Issue No 4Wednesday 22 July 1998
The Official Newspaper of the 1998 Lambeth Conference

Web highlights provided by Anglicans Online from the official edition.


Cardinal voices concern about obstacles to unity (on this page)
United Religions is Bishop Swing's goal
Today's plenary will pick up large moral decisions
Photo of Anglican archbishops
Anglican Scholars respond to Vespers address
Australian delegate asserts rights of Aborigines
'The Daily Question'

Cardinal voices concern about obstacles to unity

by Ted Malone
Photo by Carol Barnwell

Fire from a paschal candle lit one small taper, and the light spread from that to another, to yet another,until the gloom in the darkened hall was brightened by their glow. And the rising smoke of incense, billowing high in the air, became a light-reflecting cloud that lit all below it. Thus began the Lambeth Conference's Monday night service of light, an Ecumenical Vespers in which leaders of the Anglican Communion introduced a wide variety of representatives from the Roman Catholic, Orthodox, Lutheran, Methodist, Reformed and Baptist denominations and from world and regional Christian associations.

Vatican official Edward Cardinal Cassidy addressed the Conference in a homily in which he praised the concept of Christian unity but voiced the concern of the Roman Church that deviations in theological practice among local churches present a grave obstacle to reunion. He did not specify any particular situations difficult to the Roman Catholic Church, making no mention of the ordination of women as priests and bishops within the Anglican Communion and only a general reference to controversies over questions of human sexuality--issues that for the past two decades have at times thrown a damper over Roman-Anglican diaogues, just as they have drawn attention to the problem of collegiality within the Communion itself.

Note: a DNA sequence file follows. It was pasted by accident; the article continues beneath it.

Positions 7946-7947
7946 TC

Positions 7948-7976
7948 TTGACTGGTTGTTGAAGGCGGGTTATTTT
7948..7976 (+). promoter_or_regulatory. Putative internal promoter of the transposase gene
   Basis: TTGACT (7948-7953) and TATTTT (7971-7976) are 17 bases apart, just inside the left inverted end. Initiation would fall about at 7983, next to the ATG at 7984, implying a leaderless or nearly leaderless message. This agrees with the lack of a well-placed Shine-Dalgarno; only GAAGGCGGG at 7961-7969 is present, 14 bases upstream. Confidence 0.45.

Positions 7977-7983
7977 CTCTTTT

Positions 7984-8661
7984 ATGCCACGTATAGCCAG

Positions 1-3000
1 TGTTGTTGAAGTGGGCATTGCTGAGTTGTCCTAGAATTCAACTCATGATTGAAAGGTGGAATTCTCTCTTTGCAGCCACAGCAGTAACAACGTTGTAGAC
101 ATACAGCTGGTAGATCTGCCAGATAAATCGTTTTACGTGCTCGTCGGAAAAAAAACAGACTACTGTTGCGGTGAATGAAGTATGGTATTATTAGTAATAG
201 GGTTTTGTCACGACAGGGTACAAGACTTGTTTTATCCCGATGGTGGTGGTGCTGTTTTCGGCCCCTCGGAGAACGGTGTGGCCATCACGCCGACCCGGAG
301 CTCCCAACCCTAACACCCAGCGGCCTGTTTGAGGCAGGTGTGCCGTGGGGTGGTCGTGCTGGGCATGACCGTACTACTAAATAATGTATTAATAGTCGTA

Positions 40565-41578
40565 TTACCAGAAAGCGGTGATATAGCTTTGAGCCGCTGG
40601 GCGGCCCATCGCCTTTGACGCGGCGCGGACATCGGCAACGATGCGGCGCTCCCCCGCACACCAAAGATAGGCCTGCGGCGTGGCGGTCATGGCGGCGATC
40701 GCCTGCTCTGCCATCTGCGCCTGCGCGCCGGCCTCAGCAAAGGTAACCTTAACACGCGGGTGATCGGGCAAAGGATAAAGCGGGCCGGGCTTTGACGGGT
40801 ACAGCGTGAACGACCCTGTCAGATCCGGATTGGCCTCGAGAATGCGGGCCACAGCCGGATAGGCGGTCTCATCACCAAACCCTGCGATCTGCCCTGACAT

"The theological practice of the local Church must be compatible with the theological practice of the universal Church," he insisted. The question of authority must be addressed; otherwise

Mrs Gladys Chiwanga of Tazania, read the Epistle

theological chaos ensues, he added. "Is not some form of universal authority necessary even while Christians are on the way to universal union?" he asked. ìAs we go into the third millennium, the risen Lord still calls us to go and make disciples in the nations." But Cardinal Cassidy added that divisions within Christianity are a detriment to evangelism. The Archbishop of Canterbury thanked Cardinal Cassidy for his reflections, commenting: "This is a homily on which we will ponder most carefully."

Songs, hymns and litanies in the service reinforced the theme of Christian unity and Anglican diversity. Archbishop Patrice Njojo, of the Congo, read in French a litany of thanksgiving, and Mrs Gladys Chiwanga, wife of the Bishop of Mpwapwa (Tanzania), read Ephesians 1:9-12 in Swahili. The Gospel, John 17:20-26, was read in Greek by Bishop Jabez Cardinal Cassidy.

Bryce (Polynesia), chair of the Ecumenical Advisory Group of the Anglican Communion and chair of Section One, "Called to be One." After the homily, Metropolitan John Pergamon, representative of the Ecumenical Patriarch to the Lambeth Conference, led worshippers in the Niceno-Constantinopolitan Creed.

Following the introduction of ecumenical guests, Bishop Carlo Lopez-Lozano of the Spanish Reformed Episcopal Church led the intercessions. Dr Carey briefly thanked the ecumenical guests for their participation. Bishop Frank Griswold, Presiding Bishop of the Episcopal Church of the U.S., introduced representatives of the Roman Catholic Church: Cardinal Cassidy, Archbishop Alex Brunett, Bishop Philip Pargeter, Bishop Pierre Duprey and Rev Tim Galligan. Bishop Griswold talked of the commitment toward unity that is "already in the mind and imagination of God."